Blood cookies!

I’ve been really busy teaching this fall, so I haven’t been posting nearly as much as I’d like. I will be back to normal (ha) soon – but until then, I thought I’d share what we did in class yesterday. We’ve been learning about hematopathology (my favorite) – so I made cookies depicting some of the diseases we covered.

It’s super geeky, but I’m okay with that. It’s really fun to combine path knowledge with something that’s actually creative and pretty. And it’s sort of educational for my class…at the very least, they get a well-deserved break from the HOURS of lecture they have to sit through. Here are the end results (with a few high-yield things about each cell).

Sickle cells

Sickle cells are seen, of course, in sickle cell anemia. They’re abnormally shaped because when sickle hemoglobin deoxygenates, it polymerizes, contorting the red cell into a sickle shape.

Reed-Sternberg cell

Reed-Sternberg cells are the malignant cells in Hodgkin lymphoma. They’re gigantic, and typically they have two nuclei with prominent nucleoli, giving the cell an “owl’s-eye” appearance.

Neutrophil with Dohle body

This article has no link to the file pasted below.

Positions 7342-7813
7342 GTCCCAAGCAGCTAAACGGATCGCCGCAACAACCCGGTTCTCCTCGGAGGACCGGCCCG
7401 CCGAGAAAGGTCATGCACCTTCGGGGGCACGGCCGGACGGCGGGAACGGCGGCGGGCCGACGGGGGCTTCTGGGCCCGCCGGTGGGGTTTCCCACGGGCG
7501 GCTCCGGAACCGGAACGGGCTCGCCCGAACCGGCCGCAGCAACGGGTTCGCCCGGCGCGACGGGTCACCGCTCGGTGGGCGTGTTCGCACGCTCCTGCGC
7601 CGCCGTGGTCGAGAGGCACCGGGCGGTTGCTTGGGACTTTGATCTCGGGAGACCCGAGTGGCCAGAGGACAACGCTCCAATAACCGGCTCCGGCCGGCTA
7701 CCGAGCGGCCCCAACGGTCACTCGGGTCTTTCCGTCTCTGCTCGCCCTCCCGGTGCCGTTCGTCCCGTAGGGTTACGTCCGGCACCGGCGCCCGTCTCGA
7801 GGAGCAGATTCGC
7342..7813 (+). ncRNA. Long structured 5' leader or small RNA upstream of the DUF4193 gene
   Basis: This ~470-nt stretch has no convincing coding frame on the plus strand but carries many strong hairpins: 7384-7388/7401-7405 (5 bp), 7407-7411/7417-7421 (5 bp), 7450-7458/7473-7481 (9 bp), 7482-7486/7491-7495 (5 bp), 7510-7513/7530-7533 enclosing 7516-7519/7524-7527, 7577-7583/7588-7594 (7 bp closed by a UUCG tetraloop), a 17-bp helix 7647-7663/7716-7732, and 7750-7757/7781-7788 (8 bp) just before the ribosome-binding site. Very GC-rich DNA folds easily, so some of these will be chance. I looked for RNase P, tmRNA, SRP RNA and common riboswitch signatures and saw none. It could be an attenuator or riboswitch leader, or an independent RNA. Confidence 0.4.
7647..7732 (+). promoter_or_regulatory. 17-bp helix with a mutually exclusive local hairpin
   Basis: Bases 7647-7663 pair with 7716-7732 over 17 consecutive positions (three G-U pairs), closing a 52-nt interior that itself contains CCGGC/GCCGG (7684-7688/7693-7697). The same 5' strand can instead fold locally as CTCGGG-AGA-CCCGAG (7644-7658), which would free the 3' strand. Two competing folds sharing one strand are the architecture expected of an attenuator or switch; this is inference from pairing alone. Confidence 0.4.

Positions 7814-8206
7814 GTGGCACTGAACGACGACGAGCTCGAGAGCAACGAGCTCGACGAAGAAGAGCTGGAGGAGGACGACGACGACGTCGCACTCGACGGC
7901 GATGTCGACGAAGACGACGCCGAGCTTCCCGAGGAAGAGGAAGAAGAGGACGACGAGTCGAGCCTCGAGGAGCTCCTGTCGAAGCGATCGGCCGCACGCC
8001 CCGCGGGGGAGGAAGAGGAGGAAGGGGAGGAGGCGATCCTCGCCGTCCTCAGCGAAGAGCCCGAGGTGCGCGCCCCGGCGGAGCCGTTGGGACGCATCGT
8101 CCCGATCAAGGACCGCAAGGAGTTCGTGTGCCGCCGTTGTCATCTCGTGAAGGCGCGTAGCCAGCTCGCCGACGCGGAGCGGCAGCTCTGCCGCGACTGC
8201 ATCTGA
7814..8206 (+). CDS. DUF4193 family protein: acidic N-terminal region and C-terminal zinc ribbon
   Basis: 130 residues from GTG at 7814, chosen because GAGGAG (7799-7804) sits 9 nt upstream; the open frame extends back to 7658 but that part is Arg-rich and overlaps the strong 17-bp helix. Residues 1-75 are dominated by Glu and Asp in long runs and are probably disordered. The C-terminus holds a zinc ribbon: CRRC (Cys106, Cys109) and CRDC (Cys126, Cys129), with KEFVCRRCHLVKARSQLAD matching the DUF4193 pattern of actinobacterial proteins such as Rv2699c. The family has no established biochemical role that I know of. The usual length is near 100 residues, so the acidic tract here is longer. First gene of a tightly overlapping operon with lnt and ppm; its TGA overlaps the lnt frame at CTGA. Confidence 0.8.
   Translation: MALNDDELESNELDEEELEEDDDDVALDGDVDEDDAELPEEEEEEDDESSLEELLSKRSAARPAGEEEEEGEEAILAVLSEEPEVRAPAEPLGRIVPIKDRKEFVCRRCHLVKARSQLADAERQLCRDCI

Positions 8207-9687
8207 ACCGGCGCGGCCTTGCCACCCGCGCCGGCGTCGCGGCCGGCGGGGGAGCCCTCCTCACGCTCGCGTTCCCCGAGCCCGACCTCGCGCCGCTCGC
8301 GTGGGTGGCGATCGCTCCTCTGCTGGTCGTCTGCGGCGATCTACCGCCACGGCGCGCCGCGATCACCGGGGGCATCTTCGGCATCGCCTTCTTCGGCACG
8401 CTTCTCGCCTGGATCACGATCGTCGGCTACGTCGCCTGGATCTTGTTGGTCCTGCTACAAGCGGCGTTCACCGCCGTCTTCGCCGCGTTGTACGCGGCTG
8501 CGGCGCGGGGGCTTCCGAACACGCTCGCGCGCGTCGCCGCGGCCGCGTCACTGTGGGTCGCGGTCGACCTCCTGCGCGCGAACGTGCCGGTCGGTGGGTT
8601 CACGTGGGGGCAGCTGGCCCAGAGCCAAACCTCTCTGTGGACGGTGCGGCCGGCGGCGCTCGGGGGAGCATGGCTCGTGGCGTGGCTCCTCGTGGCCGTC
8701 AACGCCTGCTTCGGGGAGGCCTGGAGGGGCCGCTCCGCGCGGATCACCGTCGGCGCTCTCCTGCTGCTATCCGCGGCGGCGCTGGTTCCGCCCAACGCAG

In some cases of bacterial infection, neutrophils develop little blue cytoplasmic inclusions, called Döhle bodies, which are chunks of revved-up rough endoplasmic reticulum.

Butt cell

No, I didn’t make this up! Follicular lymphoma is made up, in part, of small cleaved cells – and when these get out into the blood, their nuclei totally look like butts. Adorable.

Faggot cell

Faggot cells contain TONS of Auer rods (faggot means bundle of sticks). They’re pathognomonic of acute promyelocytic leukemia, which has a t(15;17) that you should stick in your head somewhere.

Blast with Auer rod

Auer rods are only seen in malignant myeloblasts. So if you see one, you know you’re dealing with acute myeloid leukemia. Not all AMLs have Auer rods, though – so the absence of Auer rods doesn’t rule out AML.


These could be normal platelets…but since we’re talking about diseases, let’s say they’re platelets from essential thrombocythemia, which is one of the four chronic myeloproliferative disorders (it’s the one in which the blood has an extremely high platelet count).

Do all leukemias arise from hematopoietic stem cells?

Q. I have a quick question on the cell of origin in leukemia. In our pharmacology class, we went through a section on cancer. There was a slide that said leukemia is a tumor of hematopoietic stem cells. But leukemia involves more than just hematopoietic stem cells, right? (more…)

What the H is HLH?